I say this as somebody who has been incredibly forgiving of other enormous and notoriously glitchy games like Fallout: New Vegas and The Elder Scrolls V: Skyrim: Assassin's Creed III needed a lot more beta testing and needs several patches to be presentable.

Desmond and company
Who are these people?

There are also some design decisions that bother me. While they've improved the graphical representation of people's faces, they've altered the look of many familiar characters--Desmond, Shaun, and Rebecca, most notably--so much that they look like different actors in the same costumes. There's also the graphical feel of the Animus itself, with spidery webs of digital noise surrounding important people and a tiny circle appearing over Connor's head that sometimes draws bright lines to the tops of other people's heads. Though I got used to it, I felt this new look was more intrusive and distracting than the simple highlights of earlier games.

Still, Assassin's Creed III gets everything else right. The voice acting is excellent (I did think the voice of Washington was a little too cliché, but that's a minor complaint), the music is stirring, and the infinite draw distance is awe-inspiring, especially as you look out from a treetop on the seemingly endless frontier. There are also some truly amazing cutscenes, most notably the fantastic opening cinematic that gets newcomers up to speed on the story so far, and the naval battles, in particular, are memorable for the emotions they stir using nothing more than setting and sound.

It's also startling how much variety the game is able to inject into settings that you'd expect to be mind-numbingly homogeneous, like the frontier. Whether it's the dripping water and squeaking mice of the underground tunnels, the multiple screams and shouts of epic battles, the clang of Connor's hatchet hitting the barrel of a Redcoat musket, or the slosh of the ocean and howl of wind on the open sea, the sound and attention to detail also deserve high praise. There are also changes to weather and the seasons. I wouldn't call the game polished, but it is certainly shiny.

[Presentation: 8 - Despite beautiful graphics, stirring music, good voice acting, and masterful sound, the game is weighed down by an abundance of gameplay glitches, graphical hiccups, and weak design choices.]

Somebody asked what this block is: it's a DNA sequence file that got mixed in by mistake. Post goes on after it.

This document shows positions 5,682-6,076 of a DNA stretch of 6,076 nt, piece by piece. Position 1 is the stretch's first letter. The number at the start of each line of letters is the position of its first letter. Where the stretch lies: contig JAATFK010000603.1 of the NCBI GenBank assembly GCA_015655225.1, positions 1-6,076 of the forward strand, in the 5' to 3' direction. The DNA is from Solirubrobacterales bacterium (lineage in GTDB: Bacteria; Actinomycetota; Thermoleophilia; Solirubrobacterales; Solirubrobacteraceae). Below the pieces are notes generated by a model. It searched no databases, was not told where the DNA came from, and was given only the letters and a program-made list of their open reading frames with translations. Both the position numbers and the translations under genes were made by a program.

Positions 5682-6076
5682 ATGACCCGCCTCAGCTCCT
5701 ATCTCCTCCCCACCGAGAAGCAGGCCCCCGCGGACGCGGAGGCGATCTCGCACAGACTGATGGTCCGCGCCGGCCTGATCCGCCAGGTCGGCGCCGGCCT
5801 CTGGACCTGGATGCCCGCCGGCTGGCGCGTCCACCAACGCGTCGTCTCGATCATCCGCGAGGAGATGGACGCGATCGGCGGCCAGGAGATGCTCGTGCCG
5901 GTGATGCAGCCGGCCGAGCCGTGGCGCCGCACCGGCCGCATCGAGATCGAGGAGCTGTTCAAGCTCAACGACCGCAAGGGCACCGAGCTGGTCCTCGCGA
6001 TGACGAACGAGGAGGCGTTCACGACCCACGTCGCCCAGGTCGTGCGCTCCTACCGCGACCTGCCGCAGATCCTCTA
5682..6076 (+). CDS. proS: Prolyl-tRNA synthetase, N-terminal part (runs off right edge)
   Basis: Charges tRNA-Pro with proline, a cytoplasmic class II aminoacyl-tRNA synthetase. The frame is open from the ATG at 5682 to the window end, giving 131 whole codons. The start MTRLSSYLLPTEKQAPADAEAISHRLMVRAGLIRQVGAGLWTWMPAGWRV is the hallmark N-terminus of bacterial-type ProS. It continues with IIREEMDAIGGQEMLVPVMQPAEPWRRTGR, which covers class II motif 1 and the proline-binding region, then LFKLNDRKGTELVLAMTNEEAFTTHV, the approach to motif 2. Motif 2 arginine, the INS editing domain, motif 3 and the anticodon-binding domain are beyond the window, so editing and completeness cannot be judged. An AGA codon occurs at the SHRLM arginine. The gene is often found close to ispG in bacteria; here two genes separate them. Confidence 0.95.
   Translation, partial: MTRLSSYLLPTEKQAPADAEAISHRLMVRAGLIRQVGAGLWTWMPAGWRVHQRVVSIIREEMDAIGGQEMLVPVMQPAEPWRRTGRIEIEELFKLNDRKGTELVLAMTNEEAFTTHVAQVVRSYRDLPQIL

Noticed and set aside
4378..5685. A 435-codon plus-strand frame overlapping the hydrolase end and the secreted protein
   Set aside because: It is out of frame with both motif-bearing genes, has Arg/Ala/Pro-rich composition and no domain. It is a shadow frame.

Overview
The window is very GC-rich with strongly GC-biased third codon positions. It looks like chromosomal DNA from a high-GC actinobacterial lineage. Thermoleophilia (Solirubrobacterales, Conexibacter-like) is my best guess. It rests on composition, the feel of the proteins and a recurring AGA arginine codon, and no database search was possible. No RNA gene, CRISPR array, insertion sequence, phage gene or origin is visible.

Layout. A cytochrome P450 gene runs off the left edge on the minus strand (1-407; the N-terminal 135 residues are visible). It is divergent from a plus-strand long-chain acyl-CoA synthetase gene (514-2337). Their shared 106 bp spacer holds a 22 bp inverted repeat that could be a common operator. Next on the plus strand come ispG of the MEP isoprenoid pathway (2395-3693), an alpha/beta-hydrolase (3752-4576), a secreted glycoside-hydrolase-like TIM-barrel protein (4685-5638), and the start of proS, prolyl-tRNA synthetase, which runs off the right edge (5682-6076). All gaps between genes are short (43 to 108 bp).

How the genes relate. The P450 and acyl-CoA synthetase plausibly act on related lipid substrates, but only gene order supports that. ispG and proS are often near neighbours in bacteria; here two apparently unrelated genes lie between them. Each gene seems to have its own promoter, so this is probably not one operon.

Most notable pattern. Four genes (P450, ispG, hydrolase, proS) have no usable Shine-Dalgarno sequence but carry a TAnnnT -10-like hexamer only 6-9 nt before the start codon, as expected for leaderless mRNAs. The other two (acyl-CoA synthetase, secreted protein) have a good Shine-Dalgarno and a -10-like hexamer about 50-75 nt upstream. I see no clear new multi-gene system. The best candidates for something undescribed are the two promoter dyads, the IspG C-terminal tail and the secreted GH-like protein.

Like the last two Assassin's Creed games, this one has a multiplayer mode and multiplayer achievements, and as such, it cannot get a perfect solo gamer score. However, I can be pretty forgiving here, for a couple of reasons.

The first is that the multiplayer achievements only account for 80 Gamerscore points on the Xbox 360 (which is what I played it on) out of 1000. This is a much lower percentage than Brotherhood or Revelations, so it's a step in the right direction. The second reason I can be fairly forgiving is that, even if you took the multiplayer aspects out of the game altogether, Assassin's Creed III would still be a bigger and more dense game than 95% of all other games on the console market today. Even with all the glitches mentioned above, it is hard to believe that the game designers sacrificed anything from the single player experience to include a multiplayer component. If anything, the multiplayer modes feel tacked on, and that makes this solo gamer pretty happy.

[Solo Game Score: 9.5 - I can't give it a perfect score, but the multiplayer aspects of the game don't really take anything away from the solo campaign.]


If it weren't for the glitches and graphical issues, Assassin's Creed III would be a serious contender on the top ten list of greatest games ever made. Hopefully, in time, the problems will be patched, and when that happens, perhaps I can forgive the designers for rushing out an unpolished final product. Make no mistakes: this is a very ambitious game that does almost everything right. The story is deep, provocative, and fun; the various gameplay mechanics are approaching a perfection of the series' formula; the scenery, sound, and music are great; and you can easily lose well over forty hours of your life to this universe.



There are some significant presentation issues and a handful of multiplayer achievements, but this is still the best Assassin's Creed yet.

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-e. magill 12/11/2012